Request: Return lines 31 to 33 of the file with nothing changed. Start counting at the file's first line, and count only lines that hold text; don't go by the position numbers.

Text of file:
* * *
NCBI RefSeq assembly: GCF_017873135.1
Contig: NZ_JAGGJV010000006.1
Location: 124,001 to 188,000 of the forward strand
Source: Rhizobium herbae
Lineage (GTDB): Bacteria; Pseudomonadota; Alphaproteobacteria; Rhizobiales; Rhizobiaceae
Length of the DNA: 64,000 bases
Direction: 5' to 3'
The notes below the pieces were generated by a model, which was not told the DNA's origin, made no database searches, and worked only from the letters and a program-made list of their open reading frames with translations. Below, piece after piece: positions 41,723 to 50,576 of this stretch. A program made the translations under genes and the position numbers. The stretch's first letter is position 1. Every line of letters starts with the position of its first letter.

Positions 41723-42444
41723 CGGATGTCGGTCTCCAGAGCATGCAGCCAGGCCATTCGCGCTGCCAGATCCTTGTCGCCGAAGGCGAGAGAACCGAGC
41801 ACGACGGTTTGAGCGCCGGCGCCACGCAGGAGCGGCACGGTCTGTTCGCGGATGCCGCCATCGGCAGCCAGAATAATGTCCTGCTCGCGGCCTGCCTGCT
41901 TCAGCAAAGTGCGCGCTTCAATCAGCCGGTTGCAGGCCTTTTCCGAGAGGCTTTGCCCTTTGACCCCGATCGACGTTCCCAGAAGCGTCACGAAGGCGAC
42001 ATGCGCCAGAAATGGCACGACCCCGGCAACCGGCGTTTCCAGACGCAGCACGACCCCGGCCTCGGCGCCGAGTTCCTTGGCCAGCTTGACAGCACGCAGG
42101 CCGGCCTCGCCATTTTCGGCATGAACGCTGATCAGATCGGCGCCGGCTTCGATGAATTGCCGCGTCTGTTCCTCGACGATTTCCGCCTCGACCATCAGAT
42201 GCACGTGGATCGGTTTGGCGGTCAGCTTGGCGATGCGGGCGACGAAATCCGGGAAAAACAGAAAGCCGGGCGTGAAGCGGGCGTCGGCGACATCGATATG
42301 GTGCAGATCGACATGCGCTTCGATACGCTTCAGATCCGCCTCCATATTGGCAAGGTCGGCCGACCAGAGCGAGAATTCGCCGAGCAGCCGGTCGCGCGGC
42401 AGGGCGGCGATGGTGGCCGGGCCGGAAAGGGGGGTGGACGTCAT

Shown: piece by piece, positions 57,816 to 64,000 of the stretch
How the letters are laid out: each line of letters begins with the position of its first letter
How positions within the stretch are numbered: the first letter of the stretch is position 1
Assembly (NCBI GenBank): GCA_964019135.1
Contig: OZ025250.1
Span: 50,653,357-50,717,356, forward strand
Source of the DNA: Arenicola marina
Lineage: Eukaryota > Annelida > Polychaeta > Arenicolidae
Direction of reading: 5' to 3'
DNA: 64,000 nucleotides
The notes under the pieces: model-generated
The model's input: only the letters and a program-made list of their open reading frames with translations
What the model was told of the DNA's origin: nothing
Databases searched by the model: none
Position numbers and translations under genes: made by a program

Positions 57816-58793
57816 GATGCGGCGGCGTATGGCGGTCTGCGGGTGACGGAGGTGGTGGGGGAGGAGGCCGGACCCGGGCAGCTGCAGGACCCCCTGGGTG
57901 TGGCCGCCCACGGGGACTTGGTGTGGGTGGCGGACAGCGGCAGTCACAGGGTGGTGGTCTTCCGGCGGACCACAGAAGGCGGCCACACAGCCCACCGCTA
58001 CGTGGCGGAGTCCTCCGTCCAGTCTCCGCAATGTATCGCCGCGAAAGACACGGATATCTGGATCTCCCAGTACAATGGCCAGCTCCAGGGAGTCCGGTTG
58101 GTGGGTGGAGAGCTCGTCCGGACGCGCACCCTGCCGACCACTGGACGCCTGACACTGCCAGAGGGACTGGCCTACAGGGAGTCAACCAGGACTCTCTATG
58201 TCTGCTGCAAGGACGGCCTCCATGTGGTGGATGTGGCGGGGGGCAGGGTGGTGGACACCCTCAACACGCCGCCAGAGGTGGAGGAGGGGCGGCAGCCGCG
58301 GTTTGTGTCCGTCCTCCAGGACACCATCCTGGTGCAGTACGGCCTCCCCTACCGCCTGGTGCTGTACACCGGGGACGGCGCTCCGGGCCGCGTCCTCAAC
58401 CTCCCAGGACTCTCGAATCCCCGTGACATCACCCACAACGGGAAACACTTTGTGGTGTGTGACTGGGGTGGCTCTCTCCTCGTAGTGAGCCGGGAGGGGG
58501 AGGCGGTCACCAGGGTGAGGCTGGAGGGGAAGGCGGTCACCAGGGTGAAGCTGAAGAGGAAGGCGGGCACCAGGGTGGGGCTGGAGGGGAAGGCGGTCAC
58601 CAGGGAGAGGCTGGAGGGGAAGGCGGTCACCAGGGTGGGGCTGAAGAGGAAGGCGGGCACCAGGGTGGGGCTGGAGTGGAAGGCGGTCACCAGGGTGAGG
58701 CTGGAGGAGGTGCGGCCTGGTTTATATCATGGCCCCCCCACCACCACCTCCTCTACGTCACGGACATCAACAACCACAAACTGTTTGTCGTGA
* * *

Databases searched by the model: none
Position numbers and translations under genes: made by a program

Positions 57816-58793